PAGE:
How kissing as a risk factor may explain the high global incidence of gonorrhoea
In 2016, there were 87 million people diagnosed with gonorrhoea, the most antibiotic resistant of all the STIs. There is a global rise in gonorrhoea rates and, until now, no one has understood why.
Monash University's Professor Kit Fairley, Director of the Melbourne Sexual Health Clinic in Australia, has presented data in Canada that indicates that a significant, and previously unrecognised, route of transmission of the bacterial infection is kissing, which the rates of infection are so high globally. The data will also be simultaneously published in The Lancet Infectious Diseases.
Kissing as a major risk factor for gonorrhoea is a hot topic in the field of sexually transmitted diseases and Professor Fairley debated the issue at the International Society for Sexually Transmitted Disease Research meeting in Vancouver.
A study, published earlier this year by the Fairley team, studied more than 3600 men who have sex with men over a 12-month period from March 2016.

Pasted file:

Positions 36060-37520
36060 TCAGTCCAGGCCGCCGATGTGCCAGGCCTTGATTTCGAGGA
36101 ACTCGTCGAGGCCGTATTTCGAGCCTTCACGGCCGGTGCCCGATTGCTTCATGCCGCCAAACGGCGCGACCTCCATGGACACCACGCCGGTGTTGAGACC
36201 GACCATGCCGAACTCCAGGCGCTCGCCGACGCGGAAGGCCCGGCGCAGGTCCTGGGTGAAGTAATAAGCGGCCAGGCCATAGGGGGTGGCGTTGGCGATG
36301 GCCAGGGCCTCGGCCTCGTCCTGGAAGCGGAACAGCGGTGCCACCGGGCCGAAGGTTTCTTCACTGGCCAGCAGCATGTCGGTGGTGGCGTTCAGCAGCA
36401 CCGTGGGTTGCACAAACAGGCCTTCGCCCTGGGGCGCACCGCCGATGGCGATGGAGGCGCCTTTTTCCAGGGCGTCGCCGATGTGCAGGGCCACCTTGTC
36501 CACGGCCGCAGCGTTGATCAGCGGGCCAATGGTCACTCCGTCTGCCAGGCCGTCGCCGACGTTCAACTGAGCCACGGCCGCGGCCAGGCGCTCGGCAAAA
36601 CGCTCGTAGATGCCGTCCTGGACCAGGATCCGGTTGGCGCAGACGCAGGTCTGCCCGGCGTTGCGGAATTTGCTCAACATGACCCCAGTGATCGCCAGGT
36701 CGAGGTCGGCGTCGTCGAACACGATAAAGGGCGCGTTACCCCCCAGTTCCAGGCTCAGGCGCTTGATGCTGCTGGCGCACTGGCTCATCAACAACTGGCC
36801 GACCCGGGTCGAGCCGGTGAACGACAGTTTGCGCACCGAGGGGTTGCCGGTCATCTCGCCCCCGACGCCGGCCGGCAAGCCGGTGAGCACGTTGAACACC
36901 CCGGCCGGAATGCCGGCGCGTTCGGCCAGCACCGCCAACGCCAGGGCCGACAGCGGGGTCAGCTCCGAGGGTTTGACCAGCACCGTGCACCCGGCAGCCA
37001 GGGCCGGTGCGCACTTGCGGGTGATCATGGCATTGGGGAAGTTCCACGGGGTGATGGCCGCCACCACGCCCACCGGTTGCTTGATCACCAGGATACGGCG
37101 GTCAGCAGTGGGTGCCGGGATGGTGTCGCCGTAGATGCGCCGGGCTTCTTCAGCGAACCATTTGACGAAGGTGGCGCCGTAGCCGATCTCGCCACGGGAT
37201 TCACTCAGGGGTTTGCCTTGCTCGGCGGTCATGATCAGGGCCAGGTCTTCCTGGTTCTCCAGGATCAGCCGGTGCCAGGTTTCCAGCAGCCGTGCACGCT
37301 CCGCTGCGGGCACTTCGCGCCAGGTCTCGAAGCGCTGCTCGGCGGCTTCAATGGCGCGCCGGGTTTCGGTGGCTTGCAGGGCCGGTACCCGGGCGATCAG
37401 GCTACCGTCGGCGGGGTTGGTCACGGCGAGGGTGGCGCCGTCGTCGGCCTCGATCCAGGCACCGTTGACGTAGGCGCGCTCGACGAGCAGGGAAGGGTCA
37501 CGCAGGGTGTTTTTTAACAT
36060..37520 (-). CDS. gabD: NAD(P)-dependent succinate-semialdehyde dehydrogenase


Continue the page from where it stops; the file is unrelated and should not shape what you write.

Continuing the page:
By mapping those who only kissed partners, compared to having sex with partners, the researchers were able to determine that the transmission of the disease is high in people who kiss only, and was higher in those who have sex with kissing compared to those who have sex without kissing.
Professor Fairley argues that the global sexual health community: "needs to recognise that gonorrhoea is on the rise and that there should be an increased awareness of the risks of kissing as a route of transmission."
"Understanding how it is transmitted is the key to understanding how to control it—if transmission by kissing is a key route of transmission then it is important to investigate new methods of control, such as antibacterial mouthwash."